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Matthew of Cracow

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Renowned scholar and preacher of the fourteenth century, b. at Cracow about 1335, d. at Pisa, 5 March, 1410. The view, once generally held, that he was descended from the Pomeranian noble family of Crakow, is now entirely discredited (cf. Sommererlad, "Matthäus von Krakow", 1891). His father was probably a notary in Cracow. Entering the University of Prague, Matthew graduated bachelor of arts in 1355 and master in 1357, and later filled for several terms the office of dean in the same faculty. In 1387 we first find documentary reference to him as professor of theology, and one manuscript speaks of him as "city preacher of Prague". About 1382 he headed an embassy from his university to Urban VI, before whom he delivered a dissertation in favour of reform. Accepting an invitation from the University of Heidelberg, he joined its professorial staff in 1395, and a year later was appointed rector. In 1395 he was named councillor to Ruprecht II, and the raising of Ruprecht III to the dignity of King of Rome in 1400 marks the beginning of Matthew's career as a statesman. Frequently employed by the king both at court and on embassies, he appeared at Rome in 1403 to solicit Boniface IX's confirmation of Reprechet's claims. On the elevation of Innocent VII to the papal throne in 1404, Matthew greeted him on behalf of Ruprecht. During the same year Matthew was appointed Bishop of Worms, but, beyond his settling of the dispute between the people and clergy of that city, we know little of his episcopal activity.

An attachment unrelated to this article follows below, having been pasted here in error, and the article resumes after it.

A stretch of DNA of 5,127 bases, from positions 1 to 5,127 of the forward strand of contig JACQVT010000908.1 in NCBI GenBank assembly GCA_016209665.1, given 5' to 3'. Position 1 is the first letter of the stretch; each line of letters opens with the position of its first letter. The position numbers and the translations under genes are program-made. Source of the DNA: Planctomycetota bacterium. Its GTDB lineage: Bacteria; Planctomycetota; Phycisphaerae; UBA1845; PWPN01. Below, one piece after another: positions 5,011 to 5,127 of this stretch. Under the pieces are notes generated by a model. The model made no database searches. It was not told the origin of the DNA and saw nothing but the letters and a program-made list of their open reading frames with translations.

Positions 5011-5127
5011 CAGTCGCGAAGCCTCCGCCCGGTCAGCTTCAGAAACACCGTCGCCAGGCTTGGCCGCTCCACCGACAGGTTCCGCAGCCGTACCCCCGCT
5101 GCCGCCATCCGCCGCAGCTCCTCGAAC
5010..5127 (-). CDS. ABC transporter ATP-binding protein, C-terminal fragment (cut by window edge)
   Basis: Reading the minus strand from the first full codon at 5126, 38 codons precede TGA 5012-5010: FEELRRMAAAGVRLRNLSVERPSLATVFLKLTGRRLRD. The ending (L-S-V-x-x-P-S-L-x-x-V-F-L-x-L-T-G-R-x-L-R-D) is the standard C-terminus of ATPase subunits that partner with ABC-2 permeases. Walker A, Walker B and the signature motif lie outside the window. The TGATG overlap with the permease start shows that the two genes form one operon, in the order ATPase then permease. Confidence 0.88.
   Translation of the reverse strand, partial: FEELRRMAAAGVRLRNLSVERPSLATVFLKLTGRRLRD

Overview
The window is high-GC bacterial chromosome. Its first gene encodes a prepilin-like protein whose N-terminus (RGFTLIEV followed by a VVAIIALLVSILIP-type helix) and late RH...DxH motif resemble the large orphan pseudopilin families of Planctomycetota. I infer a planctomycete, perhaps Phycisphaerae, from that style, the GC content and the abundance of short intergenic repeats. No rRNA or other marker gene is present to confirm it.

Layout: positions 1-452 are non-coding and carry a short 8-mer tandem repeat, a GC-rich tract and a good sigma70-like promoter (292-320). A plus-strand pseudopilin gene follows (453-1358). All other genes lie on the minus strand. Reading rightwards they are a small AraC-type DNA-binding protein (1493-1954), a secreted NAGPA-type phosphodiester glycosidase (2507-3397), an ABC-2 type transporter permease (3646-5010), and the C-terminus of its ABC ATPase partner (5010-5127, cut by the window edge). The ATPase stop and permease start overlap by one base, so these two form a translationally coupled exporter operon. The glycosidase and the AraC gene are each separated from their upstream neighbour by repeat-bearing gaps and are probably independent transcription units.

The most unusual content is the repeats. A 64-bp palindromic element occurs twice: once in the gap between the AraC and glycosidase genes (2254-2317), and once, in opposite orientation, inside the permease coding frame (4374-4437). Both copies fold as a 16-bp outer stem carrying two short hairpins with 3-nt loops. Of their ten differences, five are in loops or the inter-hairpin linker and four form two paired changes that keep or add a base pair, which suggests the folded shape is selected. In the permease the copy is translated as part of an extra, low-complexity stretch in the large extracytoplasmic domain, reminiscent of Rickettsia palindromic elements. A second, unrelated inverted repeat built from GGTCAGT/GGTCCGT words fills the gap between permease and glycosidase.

That he continued to reside in Heidelberg is very probable, and also that he continued to act as professor. Gregory XII wished to name him Cardinal Priest of S. Cyriaci in Thermis, but Matthew declined the honour. As ambassador of Ruprecht to the Council of Pisa , he displayed the greatest zeal on behalf of Gregory XII, whom he regarded as the legitimate occupant of the papal throne. He was a very prolific theological writer. Apart from Biblical commentaries, sermons, and works on current topics, the most important of his writings are: "De consolatione theologiae"; "De modo confitendi"; "De puritate conscientiae"; "De corpore Christi"; "De celebratione Missae". That he wrote "De arte moriendi"—to be distinguished from a similar work by Cardinal Capran—cannot be maintained with certainty, and recent investigation has shown beyond doubt that the work "De squaloribus curiae Romanae" is not from his hands (Scheuffgen, "Beiträge zur Gesch. Des grossen Schismas", 1889, p. 91).

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